Human Resources |
Article by Doug Lynam, LongView Asset Management
From the July/August 2021 Net Assets magazine
Can you remember a bookmark moment in your life so profound that there will always be a “before” and “after” that moment?
My bookmark moment occurred when a good friend and colleague asked if I would help with her retirement plan. At the time, I was the math department chair and economics teacher at an elite private school — and also a Benedictine monk.
When we opened her account statement, I was shocked. Tracy was 64 years old, had served as a private school teacher for over 30 years and had only saved $15,000. Then, she asked me when she could expect to retire. Tracy is one of the strongest women I have ever known, but as I explained the gravity of her financial situation, she broke down.
I wanted to know how this tragedy had happened. So I began discussing retirement planning with my colleagues and discovered that many of them were in no better position than Tracy.
The unpleasant truth is private school retirement plans are often outdated or broken. For example, in 2016, there were 12 class-action lawsuits against Ivy League colleges for having poorly designed retirement plans.
This discovery sparked three questions: What would be an optimal retirement plan? Could it be built? Could it be socially responsible?
My encounter with Tracy changed the course of my life. After much soul-searching, I decided to leave the monastery after 20 years of service, gave up teaching and became an investment advisor.
The most important thing I learned is that helping teachers save for retirement is not a math problem — it is a psychological problem. Most of us have emotional issues with money to some degree, which lead us to regrettable financial mistakes.
Unfortunately, most retirement plans fail to take psychological behavior into account and assume we are rational and will always act in our own best interests. Or worse, plan designers tragically assume that teachers are financially literate and understand how investing works.
Building a robust retirement plan requires school administrators keep one core regulatory principle in mind: fiduciary duty. Fiduciary duty means the plan must be designed in the best interests of employees and their beneficiaries.
However, many private schools are unaware or have forgotten that they, as the fiduciary, are legally responsible for designing and maintaining their retirement plan. Instead, many schools mistakenly assume that the company they use for recordkeeping is a fiduciary.
As a result, plans may continue for decades with little oversight and fail to keep abreast of advancements in technology and psychology that can make retirement plans more robust and sustainable.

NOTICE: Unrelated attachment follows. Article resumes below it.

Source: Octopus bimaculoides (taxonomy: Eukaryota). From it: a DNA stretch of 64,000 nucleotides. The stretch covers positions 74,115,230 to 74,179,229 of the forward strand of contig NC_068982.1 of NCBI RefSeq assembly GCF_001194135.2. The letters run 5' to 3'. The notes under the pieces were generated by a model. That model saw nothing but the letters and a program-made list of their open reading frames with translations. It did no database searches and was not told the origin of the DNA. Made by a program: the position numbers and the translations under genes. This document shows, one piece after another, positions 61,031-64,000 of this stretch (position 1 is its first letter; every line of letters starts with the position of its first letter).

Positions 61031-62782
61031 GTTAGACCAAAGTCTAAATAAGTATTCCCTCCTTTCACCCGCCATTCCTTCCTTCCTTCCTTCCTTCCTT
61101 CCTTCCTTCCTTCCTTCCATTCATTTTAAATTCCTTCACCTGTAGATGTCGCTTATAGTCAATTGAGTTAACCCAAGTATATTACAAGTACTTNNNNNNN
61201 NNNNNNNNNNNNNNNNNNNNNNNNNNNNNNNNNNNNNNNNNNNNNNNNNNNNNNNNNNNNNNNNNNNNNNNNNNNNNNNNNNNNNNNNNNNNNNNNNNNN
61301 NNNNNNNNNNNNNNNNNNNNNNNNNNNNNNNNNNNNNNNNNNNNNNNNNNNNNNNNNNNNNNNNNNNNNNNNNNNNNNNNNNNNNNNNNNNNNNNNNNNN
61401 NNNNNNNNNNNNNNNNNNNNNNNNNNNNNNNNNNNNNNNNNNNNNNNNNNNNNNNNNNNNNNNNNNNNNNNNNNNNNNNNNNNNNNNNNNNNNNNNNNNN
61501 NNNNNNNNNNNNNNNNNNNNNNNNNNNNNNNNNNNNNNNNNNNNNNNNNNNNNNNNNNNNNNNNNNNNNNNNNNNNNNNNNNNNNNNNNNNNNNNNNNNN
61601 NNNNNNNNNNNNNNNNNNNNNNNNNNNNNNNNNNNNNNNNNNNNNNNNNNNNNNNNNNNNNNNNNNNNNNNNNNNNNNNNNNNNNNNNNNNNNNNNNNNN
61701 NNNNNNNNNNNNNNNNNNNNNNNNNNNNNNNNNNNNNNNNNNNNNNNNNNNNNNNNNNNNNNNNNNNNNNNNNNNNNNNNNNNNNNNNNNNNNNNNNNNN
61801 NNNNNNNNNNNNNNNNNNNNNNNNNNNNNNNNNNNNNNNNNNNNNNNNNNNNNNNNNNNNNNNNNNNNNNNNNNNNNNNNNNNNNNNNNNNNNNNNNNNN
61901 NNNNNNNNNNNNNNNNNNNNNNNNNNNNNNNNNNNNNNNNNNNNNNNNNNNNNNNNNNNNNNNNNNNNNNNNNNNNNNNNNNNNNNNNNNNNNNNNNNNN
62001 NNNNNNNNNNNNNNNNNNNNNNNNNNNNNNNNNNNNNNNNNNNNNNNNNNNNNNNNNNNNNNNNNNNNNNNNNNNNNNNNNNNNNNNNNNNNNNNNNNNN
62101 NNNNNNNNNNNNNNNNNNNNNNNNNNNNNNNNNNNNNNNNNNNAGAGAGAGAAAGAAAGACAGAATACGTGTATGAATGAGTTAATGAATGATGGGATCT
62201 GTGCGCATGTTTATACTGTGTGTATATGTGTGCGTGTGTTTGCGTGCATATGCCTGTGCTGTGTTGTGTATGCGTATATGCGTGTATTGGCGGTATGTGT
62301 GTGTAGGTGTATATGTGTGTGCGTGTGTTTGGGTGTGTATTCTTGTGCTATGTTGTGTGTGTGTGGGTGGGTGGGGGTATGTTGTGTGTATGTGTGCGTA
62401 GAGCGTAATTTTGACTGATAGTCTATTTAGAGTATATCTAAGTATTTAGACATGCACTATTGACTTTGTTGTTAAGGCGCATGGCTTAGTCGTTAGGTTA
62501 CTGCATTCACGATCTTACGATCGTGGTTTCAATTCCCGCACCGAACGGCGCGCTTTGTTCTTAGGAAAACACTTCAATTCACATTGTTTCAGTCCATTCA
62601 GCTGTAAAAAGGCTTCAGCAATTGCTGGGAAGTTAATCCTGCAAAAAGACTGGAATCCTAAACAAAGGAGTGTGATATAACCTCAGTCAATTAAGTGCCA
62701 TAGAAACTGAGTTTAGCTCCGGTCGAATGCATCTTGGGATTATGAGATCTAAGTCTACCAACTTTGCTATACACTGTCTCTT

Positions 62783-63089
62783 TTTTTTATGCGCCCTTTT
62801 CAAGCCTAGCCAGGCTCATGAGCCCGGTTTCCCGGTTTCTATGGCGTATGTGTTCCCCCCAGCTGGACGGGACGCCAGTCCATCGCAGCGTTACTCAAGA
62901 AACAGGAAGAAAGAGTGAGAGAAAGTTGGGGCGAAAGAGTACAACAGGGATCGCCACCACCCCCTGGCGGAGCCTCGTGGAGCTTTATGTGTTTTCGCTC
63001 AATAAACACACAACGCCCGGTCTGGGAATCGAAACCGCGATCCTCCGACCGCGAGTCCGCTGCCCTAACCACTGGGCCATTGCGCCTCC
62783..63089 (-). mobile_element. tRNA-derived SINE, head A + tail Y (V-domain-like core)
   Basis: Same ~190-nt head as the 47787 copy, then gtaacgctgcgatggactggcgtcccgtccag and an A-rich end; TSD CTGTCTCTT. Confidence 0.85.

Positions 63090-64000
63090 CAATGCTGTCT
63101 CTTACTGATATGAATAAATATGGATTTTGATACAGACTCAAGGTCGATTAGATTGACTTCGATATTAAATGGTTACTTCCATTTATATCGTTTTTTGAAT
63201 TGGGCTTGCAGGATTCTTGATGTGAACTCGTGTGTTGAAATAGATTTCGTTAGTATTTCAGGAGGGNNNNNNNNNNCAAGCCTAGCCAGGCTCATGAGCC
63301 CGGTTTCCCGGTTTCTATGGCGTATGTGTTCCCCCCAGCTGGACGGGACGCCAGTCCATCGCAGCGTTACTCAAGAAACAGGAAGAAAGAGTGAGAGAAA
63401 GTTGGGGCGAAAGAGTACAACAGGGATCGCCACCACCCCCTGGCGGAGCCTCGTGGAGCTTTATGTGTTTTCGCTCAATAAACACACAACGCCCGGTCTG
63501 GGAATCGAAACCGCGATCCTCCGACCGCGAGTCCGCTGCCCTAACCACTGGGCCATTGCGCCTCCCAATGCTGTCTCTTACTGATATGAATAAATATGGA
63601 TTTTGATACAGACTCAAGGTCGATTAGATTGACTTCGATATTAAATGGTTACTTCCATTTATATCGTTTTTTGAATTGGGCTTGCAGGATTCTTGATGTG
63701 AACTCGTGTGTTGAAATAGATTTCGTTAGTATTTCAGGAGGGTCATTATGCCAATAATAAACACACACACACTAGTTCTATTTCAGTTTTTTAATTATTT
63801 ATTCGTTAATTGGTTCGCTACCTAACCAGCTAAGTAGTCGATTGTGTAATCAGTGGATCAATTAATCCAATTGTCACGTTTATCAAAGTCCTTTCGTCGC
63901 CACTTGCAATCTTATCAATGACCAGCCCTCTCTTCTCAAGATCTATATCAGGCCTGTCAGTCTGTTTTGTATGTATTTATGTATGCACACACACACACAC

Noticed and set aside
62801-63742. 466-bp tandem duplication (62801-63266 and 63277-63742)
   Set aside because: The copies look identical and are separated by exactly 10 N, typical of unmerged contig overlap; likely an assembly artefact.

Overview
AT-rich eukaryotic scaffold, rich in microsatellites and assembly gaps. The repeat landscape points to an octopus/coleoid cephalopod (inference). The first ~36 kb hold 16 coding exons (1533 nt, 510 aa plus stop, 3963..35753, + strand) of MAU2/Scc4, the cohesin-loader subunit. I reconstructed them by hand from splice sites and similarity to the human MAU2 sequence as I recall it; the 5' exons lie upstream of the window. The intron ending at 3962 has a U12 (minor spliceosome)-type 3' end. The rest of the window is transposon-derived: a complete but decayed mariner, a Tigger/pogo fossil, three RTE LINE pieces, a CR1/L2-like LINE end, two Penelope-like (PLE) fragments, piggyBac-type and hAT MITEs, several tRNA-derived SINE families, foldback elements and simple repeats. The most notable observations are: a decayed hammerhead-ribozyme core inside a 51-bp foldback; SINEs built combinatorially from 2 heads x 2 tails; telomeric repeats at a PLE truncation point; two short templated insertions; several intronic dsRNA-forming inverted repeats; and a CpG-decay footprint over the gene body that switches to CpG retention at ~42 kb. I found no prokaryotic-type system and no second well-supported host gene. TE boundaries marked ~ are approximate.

Equally important is strong retirement plans greatly benefit both schools and employees. Significant long-term cost savings can accrue by enabling senior faculty with high salaries to retire when they choose instead of prolonging their employment due to financial concerns.
When a teacher cannot retire when they are eligible, everyone suffers — teacher, administration, staff and students.
Here are 10 tips to ensure your retirement plan is effective, socially responsible and compliant with best practices in plan design.
The last tip is good news for conscious investors but terrific news for the health of our planet. As a bonus, participation and contribution rates often go up when employees know their investments help build a better world.
In 2018, I built the first socially responsible QDIA for any school or college. There were no off-the-shelf ESG target-date products available at the time, so we had to design our own.
That situation has changed. The first ERISA-compliant ESG target-date mutual fund series launched three years ago, the Natixis Sustainable Future Funds, and more companies are bringing them to market soon. As further proof that ESG investing can be profitable, three of the Natixis Sustainable Future Funds took top spots among all target-date funds in a recent Morningstar ranking.
A word of caution: in 2020, the Department of Labor ruled that employees’ financial interests are the only factors to consider when selecting investments, especially in a QDIA. The sustainable investments you pick must still meet the fiduciary standard of prudence and balance risk versus return. Pure “impact” investments, which intentionally place social good above expected returns, are not suitable for retirement plans.
In summary, design your plan so that participants are on track to a secure retirement — even if they do nothing. Use inertia, anxiety and self-doubt to the advantage of employees, not as unforgivable flaws punished by poverty in old age.
I believe you should protect the future you are investing in. If we are wise, ESG considerations will become a core part of fiduciary duty under the law. The children we are sending into the future deserve nothing less.
Managing Change In Your Retirement Plan (web-only, May 2021)
The Best Laid Plans: Retirement Investments and Fees (Jan/Feb 2020)
Default Disruption: Nuts and Bolts of QDIAs (Sep/Oct 2016)
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